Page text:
A Quiet Start to the 2016 Season

17 03 2016

It’s pretty quiet. At least from my perspective; the months and weeks of off-season training gave way to the first event: The Ridge Circuit Race and Time Trial #2. I finished well, not having bonked, or experienced a mechanical or flat, or having bumped elbows or shoulders with another in the bunch. Maybe this was karma from having completed a preemptive commuter crash during an evening return from the super market (read: got it out of my system.) Or maybe it was ’cause everyone in the pack was super cool and not real nervous. (Most of us were Cat 3 masters.)

This was a first-time event site for me and I found the experience a positive one overall. The venue was well-organized, had plenty of parking (paved or gravel,) and the Motorsports park environment a nice change from courses run on public roads. The weather was typical northwest overcast with occasional rain, and the ~9 mph wind was out of the WSW. The course was already wet. I hoped more rain would stay away for a while.

Bird's eye view of the race track

The Ridge – Bird’s eye view

The pop-up awning went up and this time I staked it down…if it rains, no problem, I’m ready. At earlier events, not tying down meant that the wind would blow it over and crumple it like tissue— no worries right? I’ve repaired the thing twice so far. Got the gear bags, trainer, and stuff laid-out. Race prep as usual.

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Figure 1. On the straight-away into the Finish, looking toward the downhill “S” turn

 

Figure 2. The Finish seems farther than it is…

I learned a couple of things this day…one, fix that front-end high-zoot skewer (the one that keeps loosening.) two, tweak the TT position to bring the elbows in more, three, even though the pop up awning might be braced-down, the wind can STILL blow it down. As was the case when I returned to my car after the circuit race.

 

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Figure 3. Circuit race. I’m (hidden) drafting the guy with the yellow frame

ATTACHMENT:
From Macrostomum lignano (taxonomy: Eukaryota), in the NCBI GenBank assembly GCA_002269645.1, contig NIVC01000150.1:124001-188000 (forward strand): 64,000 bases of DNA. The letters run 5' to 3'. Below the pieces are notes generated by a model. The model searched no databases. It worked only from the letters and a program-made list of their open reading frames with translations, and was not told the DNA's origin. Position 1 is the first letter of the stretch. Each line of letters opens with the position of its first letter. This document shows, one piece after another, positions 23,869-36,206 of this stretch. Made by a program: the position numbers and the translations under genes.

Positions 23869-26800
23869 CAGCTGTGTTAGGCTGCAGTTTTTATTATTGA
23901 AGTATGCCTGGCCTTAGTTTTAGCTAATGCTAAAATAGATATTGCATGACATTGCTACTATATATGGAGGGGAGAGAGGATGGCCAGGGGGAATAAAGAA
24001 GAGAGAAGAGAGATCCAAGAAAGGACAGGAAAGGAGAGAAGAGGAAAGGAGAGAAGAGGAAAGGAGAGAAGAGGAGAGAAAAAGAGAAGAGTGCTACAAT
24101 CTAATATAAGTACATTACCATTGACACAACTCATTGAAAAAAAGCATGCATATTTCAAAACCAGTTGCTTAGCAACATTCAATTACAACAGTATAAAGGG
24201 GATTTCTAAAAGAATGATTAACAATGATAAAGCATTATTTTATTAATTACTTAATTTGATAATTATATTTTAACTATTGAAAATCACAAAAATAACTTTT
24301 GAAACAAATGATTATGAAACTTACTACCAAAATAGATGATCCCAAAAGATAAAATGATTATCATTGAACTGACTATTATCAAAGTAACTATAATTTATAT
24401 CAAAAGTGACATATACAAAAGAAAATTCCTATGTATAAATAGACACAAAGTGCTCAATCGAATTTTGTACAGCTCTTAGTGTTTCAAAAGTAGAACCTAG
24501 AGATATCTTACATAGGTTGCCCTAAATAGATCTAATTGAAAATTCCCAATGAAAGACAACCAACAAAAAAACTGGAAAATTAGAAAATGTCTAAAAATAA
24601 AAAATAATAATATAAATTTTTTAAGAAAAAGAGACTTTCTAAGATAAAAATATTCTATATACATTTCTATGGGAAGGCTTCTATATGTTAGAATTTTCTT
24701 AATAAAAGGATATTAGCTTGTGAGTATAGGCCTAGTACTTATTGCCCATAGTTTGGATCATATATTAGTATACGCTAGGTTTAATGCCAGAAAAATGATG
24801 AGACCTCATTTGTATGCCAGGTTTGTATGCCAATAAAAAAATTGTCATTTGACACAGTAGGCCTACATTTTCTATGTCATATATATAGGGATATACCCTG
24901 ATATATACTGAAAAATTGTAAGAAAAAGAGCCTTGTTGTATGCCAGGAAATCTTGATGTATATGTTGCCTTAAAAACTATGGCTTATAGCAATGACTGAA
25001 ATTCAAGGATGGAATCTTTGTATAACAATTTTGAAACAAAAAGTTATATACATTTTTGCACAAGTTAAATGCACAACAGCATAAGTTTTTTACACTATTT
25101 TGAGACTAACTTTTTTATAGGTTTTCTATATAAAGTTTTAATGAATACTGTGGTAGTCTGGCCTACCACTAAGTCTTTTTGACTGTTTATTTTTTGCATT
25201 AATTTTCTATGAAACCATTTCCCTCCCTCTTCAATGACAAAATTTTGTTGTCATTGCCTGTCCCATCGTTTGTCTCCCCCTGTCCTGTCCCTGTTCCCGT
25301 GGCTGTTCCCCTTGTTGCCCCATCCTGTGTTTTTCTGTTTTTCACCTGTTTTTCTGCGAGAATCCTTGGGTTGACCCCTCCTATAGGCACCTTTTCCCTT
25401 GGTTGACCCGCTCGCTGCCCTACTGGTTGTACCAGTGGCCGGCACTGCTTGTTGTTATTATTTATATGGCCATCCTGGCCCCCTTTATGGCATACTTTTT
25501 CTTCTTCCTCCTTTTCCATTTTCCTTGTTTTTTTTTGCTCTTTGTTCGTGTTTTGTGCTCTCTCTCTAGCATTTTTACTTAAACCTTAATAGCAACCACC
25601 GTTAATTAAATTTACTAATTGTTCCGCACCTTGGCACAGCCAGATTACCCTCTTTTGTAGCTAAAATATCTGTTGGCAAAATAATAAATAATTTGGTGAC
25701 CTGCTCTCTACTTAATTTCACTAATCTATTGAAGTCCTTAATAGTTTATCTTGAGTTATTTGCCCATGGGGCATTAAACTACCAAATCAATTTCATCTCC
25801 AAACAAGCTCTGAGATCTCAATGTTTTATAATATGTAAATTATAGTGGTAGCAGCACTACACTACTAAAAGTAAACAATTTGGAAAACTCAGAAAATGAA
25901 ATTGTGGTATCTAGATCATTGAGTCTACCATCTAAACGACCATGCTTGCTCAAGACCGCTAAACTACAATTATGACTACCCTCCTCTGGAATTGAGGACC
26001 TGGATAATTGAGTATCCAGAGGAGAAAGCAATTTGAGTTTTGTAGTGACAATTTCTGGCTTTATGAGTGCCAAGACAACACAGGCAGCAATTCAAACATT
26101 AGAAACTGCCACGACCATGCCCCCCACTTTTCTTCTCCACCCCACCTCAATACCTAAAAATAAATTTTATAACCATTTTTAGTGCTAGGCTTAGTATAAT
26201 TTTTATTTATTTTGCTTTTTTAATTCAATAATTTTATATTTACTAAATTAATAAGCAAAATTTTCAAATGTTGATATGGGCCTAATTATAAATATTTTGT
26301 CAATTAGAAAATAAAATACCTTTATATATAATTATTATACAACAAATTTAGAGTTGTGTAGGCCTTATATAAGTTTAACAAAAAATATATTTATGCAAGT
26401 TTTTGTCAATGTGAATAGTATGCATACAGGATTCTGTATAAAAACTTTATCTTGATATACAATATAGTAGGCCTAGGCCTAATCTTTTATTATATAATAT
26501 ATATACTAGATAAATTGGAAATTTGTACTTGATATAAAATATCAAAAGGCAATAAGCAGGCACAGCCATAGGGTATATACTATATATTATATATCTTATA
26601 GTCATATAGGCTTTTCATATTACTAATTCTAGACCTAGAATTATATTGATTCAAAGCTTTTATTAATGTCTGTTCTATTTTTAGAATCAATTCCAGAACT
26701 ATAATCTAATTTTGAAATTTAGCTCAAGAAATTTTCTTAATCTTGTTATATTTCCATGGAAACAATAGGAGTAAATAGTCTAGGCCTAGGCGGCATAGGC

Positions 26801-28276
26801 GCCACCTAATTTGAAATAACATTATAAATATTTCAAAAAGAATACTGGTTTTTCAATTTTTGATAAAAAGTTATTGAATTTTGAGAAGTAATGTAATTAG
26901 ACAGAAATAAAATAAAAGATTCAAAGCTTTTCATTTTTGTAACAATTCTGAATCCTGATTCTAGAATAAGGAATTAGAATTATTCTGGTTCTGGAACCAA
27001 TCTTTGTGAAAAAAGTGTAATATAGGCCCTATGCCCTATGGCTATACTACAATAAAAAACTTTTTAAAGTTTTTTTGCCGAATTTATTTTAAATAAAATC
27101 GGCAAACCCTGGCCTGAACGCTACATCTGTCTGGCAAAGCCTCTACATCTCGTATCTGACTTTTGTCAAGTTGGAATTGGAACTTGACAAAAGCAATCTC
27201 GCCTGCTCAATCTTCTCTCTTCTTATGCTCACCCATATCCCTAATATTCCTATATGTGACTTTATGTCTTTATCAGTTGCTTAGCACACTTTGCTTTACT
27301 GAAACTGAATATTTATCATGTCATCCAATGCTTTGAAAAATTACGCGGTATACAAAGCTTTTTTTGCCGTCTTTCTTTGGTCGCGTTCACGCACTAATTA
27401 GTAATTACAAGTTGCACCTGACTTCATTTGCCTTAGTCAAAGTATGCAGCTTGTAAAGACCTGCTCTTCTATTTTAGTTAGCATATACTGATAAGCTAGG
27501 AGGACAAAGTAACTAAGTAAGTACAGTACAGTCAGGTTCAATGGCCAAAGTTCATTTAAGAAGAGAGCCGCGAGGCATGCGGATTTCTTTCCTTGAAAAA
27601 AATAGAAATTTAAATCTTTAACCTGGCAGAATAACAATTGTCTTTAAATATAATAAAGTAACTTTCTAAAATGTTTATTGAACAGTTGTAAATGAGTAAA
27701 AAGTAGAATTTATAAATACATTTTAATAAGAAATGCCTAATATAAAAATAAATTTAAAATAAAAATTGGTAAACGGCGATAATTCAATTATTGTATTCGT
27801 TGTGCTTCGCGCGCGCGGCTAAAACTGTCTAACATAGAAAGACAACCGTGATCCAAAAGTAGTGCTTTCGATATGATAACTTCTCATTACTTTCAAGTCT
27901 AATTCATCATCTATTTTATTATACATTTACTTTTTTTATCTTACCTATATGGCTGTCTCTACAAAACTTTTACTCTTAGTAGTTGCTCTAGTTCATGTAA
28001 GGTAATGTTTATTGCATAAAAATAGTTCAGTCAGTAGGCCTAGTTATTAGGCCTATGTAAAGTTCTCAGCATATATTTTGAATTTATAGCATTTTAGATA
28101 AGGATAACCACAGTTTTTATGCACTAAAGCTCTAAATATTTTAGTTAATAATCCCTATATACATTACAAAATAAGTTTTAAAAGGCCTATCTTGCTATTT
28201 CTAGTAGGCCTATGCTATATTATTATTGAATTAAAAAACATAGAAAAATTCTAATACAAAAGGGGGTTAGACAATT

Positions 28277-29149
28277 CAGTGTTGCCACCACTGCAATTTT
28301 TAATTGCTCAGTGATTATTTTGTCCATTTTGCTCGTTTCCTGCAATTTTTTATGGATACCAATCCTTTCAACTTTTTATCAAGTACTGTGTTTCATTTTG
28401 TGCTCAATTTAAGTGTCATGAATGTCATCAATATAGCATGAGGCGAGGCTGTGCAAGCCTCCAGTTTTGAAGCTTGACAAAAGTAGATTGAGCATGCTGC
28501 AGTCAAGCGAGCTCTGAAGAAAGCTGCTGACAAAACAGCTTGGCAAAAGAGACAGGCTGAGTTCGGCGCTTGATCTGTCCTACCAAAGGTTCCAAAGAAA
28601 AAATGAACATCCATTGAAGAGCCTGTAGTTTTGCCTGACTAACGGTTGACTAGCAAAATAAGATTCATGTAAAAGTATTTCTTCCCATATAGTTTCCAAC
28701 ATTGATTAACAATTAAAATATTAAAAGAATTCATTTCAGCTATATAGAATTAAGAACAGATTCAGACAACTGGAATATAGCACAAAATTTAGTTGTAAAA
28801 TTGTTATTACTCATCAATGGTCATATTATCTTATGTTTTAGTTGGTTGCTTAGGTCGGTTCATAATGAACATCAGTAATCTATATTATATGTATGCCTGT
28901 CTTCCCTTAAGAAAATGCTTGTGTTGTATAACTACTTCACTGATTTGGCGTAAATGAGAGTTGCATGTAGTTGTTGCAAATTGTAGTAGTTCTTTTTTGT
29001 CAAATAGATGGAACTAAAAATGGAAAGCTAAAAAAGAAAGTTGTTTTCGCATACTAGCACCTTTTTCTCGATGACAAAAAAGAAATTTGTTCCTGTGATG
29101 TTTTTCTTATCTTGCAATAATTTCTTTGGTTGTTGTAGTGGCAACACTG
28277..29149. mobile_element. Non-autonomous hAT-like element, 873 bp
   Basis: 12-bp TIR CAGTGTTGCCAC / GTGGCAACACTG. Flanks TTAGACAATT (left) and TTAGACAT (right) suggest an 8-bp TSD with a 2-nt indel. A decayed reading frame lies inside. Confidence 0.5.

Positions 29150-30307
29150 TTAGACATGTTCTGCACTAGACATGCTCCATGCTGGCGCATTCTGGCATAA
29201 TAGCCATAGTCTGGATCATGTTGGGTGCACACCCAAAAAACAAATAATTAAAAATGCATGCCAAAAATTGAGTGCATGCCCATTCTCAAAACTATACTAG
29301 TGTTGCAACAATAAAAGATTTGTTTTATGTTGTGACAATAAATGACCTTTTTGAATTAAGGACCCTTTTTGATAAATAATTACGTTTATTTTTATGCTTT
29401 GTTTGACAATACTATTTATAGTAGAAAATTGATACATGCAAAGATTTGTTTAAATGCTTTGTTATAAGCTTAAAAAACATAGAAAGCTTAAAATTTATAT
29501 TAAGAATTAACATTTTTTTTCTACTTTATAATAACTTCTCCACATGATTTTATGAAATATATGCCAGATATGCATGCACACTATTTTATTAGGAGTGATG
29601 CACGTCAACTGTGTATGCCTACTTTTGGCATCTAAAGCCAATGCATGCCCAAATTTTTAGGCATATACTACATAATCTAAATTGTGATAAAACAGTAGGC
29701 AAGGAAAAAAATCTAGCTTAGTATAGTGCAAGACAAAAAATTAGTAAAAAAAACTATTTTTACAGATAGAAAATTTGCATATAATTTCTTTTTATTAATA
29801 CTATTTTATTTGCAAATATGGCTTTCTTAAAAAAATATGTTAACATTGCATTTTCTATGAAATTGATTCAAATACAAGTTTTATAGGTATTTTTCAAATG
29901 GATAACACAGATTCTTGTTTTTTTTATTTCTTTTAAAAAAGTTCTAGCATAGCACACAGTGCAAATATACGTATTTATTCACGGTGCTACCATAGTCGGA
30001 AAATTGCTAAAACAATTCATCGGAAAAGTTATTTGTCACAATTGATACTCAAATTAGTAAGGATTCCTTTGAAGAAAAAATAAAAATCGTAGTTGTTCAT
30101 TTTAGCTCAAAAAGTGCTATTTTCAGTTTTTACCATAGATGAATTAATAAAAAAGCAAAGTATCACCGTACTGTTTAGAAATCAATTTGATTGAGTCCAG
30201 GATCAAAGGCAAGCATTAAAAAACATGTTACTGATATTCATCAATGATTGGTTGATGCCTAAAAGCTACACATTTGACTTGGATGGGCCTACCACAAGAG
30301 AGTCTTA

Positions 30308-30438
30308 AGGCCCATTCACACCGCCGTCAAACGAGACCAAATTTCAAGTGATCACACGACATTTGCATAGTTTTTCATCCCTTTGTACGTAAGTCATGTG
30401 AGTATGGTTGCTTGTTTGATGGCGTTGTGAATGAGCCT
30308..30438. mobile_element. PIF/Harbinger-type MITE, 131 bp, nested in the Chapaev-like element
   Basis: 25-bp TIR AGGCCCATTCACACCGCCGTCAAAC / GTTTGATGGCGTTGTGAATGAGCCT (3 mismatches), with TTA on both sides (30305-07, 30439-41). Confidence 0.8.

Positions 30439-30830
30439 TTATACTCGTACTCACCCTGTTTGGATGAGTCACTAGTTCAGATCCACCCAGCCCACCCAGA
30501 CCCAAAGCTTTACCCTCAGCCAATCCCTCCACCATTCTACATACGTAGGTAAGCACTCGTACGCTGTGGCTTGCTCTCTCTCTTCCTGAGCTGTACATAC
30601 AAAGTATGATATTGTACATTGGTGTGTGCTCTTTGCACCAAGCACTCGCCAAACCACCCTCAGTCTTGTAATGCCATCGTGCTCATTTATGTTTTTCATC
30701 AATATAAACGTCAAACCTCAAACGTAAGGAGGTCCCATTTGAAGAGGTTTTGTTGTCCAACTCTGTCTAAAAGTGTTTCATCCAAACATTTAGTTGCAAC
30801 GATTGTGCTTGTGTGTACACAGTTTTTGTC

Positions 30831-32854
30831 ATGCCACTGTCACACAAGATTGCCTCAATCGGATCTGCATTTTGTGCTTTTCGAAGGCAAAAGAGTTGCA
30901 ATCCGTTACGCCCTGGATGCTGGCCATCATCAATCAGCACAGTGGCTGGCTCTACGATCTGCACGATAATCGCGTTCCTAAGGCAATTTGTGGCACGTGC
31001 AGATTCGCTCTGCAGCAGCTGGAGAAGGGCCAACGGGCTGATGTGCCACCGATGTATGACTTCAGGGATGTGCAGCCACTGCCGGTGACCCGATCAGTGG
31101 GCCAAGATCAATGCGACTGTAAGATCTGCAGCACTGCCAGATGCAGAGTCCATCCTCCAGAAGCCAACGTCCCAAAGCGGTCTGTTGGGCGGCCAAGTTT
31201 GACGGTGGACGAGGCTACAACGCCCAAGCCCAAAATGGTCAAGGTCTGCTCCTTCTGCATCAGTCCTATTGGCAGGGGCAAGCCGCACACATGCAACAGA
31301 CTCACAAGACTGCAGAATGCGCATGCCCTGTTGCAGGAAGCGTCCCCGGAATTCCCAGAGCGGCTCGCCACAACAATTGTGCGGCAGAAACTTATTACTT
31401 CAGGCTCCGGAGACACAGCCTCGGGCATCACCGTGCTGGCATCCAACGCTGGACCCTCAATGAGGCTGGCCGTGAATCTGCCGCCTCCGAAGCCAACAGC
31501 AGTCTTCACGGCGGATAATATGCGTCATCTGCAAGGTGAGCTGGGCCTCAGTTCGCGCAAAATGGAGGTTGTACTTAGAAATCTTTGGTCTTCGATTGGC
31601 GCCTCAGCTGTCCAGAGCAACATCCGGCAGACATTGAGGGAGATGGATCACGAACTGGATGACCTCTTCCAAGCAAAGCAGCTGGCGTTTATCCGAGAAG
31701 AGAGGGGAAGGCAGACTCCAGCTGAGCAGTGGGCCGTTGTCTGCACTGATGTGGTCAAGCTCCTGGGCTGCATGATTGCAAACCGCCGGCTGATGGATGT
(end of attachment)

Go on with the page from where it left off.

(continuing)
The circuit race was without mishap, no bumping, bar-ends getting tangled or any such nonsense, just a clean race. A good start to the season. At any rate, round and round we went. Into the wind and out of the wind. The “selection” for the last lap was decided at the top of the descent before the corkscrew, and I made sure that I was in the right place at the right time. Kyle (the rider in red, Figure 3,) was first into the corkscrew. I was second. I feathered my brake too much and watched him get on-the-gas out of the last turn. Even on the top of my gears and out of the saddle; I wasn’t able to close the gap.

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Figure 4. Out of gears and out of time…approaching the Finish.

A fun race and venue, and an easy drive. I’ll look forward to next year’s opening. Thanks for reading and good luck with your race season!

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Figure 5. 3rd place for the Circuit race this day.

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The Longbranch Road Race – From Hero to Zero

29 06 2013

So OK, the ’13 season started fairly well. I brought 12 upgrade points with me from race placings last season. Moving to the Seattle area brought new courses and teammates, and a different topology on the race venues. So far I’ve raced the Mason Lake series, Independence Valley road race (IVRR), Ravensdale RR, and the Longbranch course venues. At Mason Lake 1, I placed 14th, which I thought was OK for a season opener. At IVRR I placed 4th, and at Ravensdale, I won. Not a bad start at all.

Picture at the front of the Peloton, Mason Lake 1

At full left-side of frame, finishing my turn at the front.

The following weekend at Mason Lake 2 the weather didn’t cooperate with rain coming down soon after we started. The first crash occurred within 10 minutes after the official signaled “Race start.” The second crash about half-way through the first lap. I saw my teammate David go down in a flash when two members of an opposing team made a sketchy pass on the right where there was no shoulder. They hit each other and David had nowhere to go.  I decided right there that I wasn’t going to jeopardize the rest of my season, and bailed-out to the rear and rode in for a pack finish. The jury’s still out on me racing in the rain. I hope that the Cat 3 guys will have better judgement and bike-handling skills. David’s now had a couple slow rides, coming back to the bike in proper time. Sadly, I don’t think I’ll see him the rest of the season.